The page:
A while after Ted Talks started taking off we noticed that speakers were starting to spend a lot more time in preparation… [the previous speakers raised] the bar for the next generation of speakers… it’s not as if [speakers] ended their talks saying ‘step your game up,’ but they might as well have… you have these cycles of improvement apparently driven by people watching web videos.

Anderson terms this phenomenon “crowd accelerated innovation,” and uses it to explain not just how Ted Talks are improving in quality, but how everything is. He is making the same general point as Pagel and Ridley: humans learn and innovate by watching and stealing ideas from others. But what’s unique about Anderson’s point is that it’s describing how the Internet is facilitating this ability. And the exciting part is that people will learn and imitate even faster with YouTube, Wikipedia, Google Books and many more online services that focus on the distribution of content. As Anderson says, “this is the technology that is going to allow the rest of the world’s talents to be shared digitally, thereby launching a whole new cycle of… innovation.”

Whereas a famine could have easily wiped out the only community that knew how to harvest a certain crop, build a certain type of boat or make a certain type of tool – what anthropologist call random drift – the Internet not only ensues our collective knowledge, it makes it widely accessible, something the printing press wasn’t able to achieve to the same degree. This is why I’m optimistic about the future: the Internet will only accelerate our ability and desire to improve upon the ideas of others.

Ted lectures over the years give us plenty of concrete examples to be hopeful about: Hans Rosling illustrated the global rise in GDP and decrease in poverty over the last several decades; Steven Pinker demonstrated the drastic decline in violence; Ridley and Pagel spoke about the benefits of cultural and economic cooperation; and most recently, Peter Diamondis argued that we will be able to solve a lot of the problems that darken our vision of the future. And because all this research is coming to us via the web the next round of ideas will be even better. More importantly, it will inspire a generation of young Internet users who are looking to change the world for the better.

Why Intellectual Diversity Is Important

Below is my latest column at The Creativity Post in its entirety. I argue that good ideas benefit from intellectual diversity. Incidentally, I came across this wonderful NYTimes article on the same subject at Farnam Street blog this morning. It discusses Scott Page’s The Difference: How the Power of Diversity Creates Better Groups, Firms, Schools and Societies.

A few years ago Brian Uzzi of Northwestern University and Jarrett Spiro of Stanford University set out (pdf) to answer this question: What determines the success of a Broadway musical? Uzzi and Spiro began by poring through a data set that included 2,092 people who worked on 474 musicals from 1945 to 1989. To determine how good each production was they considered metrics such as reviews and financial success. They also controlled for things like talent and economic and geographic conditions to ensure that the big New York City musicals didn’t flub the data.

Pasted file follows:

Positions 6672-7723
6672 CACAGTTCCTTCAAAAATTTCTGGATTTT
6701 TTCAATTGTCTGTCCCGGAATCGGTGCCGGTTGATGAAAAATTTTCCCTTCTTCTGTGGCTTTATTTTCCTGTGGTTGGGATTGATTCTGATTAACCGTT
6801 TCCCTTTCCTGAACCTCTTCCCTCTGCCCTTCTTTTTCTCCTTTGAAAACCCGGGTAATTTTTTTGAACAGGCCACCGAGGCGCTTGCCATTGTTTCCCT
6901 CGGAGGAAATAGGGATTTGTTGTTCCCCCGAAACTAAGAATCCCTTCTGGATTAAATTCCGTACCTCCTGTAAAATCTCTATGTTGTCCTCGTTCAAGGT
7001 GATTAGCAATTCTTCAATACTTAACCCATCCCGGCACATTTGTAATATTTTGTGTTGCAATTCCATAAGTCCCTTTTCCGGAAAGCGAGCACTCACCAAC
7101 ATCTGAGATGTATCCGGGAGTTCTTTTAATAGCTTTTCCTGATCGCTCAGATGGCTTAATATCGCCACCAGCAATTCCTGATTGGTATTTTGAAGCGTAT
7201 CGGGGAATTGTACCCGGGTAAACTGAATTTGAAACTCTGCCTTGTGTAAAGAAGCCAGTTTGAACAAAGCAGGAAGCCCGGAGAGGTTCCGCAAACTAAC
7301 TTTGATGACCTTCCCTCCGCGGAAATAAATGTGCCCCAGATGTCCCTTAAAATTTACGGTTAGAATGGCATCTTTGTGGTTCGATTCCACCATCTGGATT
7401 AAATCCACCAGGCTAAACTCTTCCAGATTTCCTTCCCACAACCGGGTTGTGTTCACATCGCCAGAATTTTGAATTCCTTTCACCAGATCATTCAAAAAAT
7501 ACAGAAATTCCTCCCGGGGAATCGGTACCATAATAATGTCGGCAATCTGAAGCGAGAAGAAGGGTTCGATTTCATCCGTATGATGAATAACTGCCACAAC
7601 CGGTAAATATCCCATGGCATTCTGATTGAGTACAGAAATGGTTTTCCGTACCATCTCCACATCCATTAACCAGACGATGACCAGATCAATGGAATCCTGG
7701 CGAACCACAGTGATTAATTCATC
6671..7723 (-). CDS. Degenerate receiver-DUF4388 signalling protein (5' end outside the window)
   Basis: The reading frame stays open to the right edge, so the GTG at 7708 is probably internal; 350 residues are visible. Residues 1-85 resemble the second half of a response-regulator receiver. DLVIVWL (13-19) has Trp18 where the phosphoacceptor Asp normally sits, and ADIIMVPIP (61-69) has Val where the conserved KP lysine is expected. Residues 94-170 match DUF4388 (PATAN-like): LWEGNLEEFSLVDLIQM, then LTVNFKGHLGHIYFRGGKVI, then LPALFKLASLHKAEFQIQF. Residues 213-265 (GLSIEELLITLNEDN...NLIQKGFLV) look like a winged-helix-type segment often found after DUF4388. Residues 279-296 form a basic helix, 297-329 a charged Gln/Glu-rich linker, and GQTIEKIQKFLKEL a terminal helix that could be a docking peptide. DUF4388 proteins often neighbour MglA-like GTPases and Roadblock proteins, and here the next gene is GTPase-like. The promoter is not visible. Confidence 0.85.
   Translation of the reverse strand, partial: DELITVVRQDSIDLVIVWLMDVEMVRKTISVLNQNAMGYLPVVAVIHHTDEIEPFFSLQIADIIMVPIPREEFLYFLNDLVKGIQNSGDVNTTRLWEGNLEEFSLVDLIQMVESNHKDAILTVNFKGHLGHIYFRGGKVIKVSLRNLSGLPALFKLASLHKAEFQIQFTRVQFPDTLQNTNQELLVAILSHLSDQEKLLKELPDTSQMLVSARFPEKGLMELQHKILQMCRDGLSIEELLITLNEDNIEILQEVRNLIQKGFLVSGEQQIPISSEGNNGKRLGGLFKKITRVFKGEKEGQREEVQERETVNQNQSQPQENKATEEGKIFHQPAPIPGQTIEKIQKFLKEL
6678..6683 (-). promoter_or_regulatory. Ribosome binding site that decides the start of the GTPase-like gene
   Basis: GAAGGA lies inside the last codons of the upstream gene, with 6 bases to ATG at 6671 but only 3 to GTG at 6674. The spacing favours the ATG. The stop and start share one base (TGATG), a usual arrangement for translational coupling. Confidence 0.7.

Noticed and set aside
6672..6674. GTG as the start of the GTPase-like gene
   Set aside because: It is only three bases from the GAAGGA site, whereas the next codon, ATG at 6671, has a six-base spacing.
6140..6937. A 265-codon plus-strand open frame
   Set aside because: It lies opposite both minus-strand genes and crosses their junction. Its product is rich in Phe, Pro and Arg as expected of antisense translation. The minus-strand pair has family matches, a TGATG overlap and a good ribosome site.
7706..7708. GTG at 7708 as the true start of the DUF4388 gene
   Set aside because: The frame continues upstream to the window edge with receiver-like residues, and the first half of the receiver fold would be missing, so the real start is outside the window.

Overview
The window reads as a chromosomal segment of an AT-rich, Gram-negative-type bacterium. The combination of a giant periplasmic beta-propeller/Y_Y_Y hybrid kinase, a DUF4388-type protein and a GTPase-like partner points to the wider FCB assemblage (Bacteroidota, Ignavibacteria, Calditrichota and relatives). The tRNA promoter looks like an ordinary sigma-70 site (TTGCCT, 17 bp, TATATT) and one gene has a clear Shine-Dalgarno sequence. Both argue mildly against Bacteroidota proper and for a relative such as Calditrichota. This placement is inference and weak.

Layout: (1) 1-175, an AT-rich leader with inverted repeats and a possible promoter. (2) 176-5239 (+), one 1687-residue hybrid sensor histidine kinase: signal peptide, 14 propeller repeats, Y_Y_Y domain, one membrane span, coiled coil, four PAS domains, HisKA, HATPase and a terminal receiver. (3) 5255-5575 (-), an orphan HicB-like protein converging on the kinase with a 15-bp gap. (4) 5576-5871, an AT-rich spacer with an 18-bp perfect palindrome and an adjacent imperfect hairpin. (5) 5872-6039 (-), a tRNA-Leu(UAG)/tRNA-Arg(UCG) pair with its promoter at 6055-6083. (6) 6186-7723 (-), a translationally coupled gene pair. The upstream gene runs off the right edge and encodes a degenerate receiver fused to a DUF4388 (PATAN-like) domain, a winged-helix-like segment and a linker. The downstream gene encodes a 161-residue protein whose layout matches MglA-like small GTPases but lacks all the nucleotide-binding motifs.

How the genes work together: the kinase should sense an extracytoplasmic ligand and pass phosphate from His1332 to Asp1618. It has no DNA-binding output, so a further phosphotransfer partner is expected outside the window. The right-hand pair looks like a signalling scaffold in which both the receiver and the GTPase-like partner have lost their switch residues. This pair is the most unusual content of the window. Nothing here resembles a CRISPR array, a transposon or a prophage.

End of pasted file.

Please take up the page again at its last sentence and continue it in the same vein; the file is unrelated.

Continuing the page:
What they found was that successful productions relied on two components: “The ratio of new blood versus industry veterans, and the degree to which incumbents involved their former collaborators and served as brokers for new combinations of production teams.” In other words, productions that worked found a balance between strong social ties and weak ones, rookies and veterans, familiarity and novelty. They weren’t flooded with a group of likeminded people but neither was everyone a stranger to each other. Uzzi and Spiro hypothesized that the reason intellectual diversity was important is because “small world networks that help to create success or failure in Broadway musicals… face liabilities in the realms of innovation and collaboration that impede their creating new, successful musical hits… too much small-worldliness can undermine the very benefits it creates at more moderate levels, due to a decrease in artists’ ability to innovate and break convention.”

What’s alarming about their conclusions is that a plethora of psychological data suggests that most of us balk when we are given the chance to connect with people who might not share similar intellects. Consider a study (pdf) done back in 2007 by Paul Ingram and Michael Morris at Columbia University. The psychologists gathered a group of executives and had them attend a cocktail mixer where the psychologists encouraged the executives to exchange ideas, network and meet new people. Like good behavioral scientists, Ingram and Morris weaseled microphones on all the nametags to record what was said. Prior to the “mixing” the executives stated that they wanted to “meet as many different people as possible” or “expand their social network,” but the Ingram and Morris found just the opposite. “Do people mix at mixers? “ they asked in the concluding remarks of their study, “The answer is no… our results show that guests at a mixer tend to spend the time talking to the few other guests whom they already know well.” Or, as Jonah Lehrer somewhat sarcastically puts it in a recent post, “investment bankers chatted with other investment bankers, and marketers talked with other marketers, and accountants interacted with other accountants.”